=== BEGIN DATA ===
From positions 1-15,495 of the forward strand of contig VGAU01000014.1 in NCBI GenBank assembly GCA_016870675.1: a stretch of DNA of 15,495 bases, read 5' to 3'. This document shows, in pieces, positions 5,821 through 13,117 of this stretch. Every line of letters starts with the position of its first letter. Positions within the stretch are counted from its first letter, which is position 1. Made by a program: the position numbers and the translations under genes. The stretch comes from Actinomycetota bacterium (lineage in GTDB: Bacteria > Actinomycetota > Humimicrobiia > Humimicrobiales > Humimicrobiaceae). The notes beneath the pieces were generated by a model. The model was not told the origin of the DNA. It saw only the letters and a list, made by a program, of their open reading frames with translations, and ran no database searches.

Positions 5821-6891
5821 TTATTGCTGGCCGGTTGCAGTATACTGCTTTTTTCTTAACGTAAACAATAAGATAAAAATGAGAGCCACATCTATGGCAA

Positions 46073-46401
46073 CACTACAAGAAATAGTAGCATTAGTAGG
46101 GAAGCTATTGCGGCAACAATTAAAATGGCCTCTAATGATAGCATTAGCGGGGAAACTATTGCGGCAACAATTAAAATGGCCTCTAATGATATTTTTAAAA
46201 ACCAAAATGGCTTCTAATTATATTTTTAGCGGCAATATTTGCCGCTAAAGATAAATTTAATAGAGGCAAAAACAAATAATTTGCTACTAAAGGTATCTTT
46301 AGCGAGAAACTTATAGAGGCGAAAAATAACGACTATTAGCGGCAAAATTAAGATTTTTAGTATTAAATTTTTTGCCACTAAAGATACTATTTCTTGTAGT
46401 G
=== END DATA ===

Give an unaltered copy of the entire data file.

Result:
From positions 1-15,495 of the forward strand of contig VGAU01000014.1 in NCBI GenBank assembly GCA_016870675.1: a stretch of DNA of 15,495 bases, read 5' to 3'. This document shows, in pieces, positions 5,821 through 13,117 of this stretch. Every line of letters starts with the position of its first letter. Positions within the stretch are counted from its first letter, which is position 1. Made by a program: the position numbers and the translations under genes. The stretch comes from Actinomycetota bacterium (lineage in GTDB: Bacteria > Actinomycetota > Humimicrobiia > Humimicrobiales > Humimicrobiaceae). The notes beneath the pieces were generated by a model. The model was not told the origin of the DNA. It saw only the letters and a list, made by a program, of their open reading frames with translations, and ran no database searches.

Positions 5821-6891
5821 TTATTGCTGGCCGGTTGCAGTATACTGCTTTTTTCTTAACGTAAACAATAAGATAAAAATGAGAGCCACATCTATGGCAA

Positions 46073-46401
46073 CACTACAAGAAATAGTAGCATTAGTAGG
46101 GAAGCTATTGCGGCAACAATTAAAATGGCCTCTAATGATAGCATTAGCGGGGAAACTATTGCGGCAACAATTAAAATGGCCTCTAATGATATTTTTAAAA
46201 ACCAAAATGGCTTCTAATTATATTTTTAGCGGCAATATTTGCCGCTAAAGATAAATTTAATAGAGGCAAAAACAAATAATTTGCTACTAAAGGTATCTTT
46301 AGCGAGAAACTTATAGAGGCGAAAAATAACGACTATTAGCGGCAAAATTAAGATTTTTAGTATTAAATTTTTTGCCACTAAAGATACTATTTCTTGTAGT
46401 G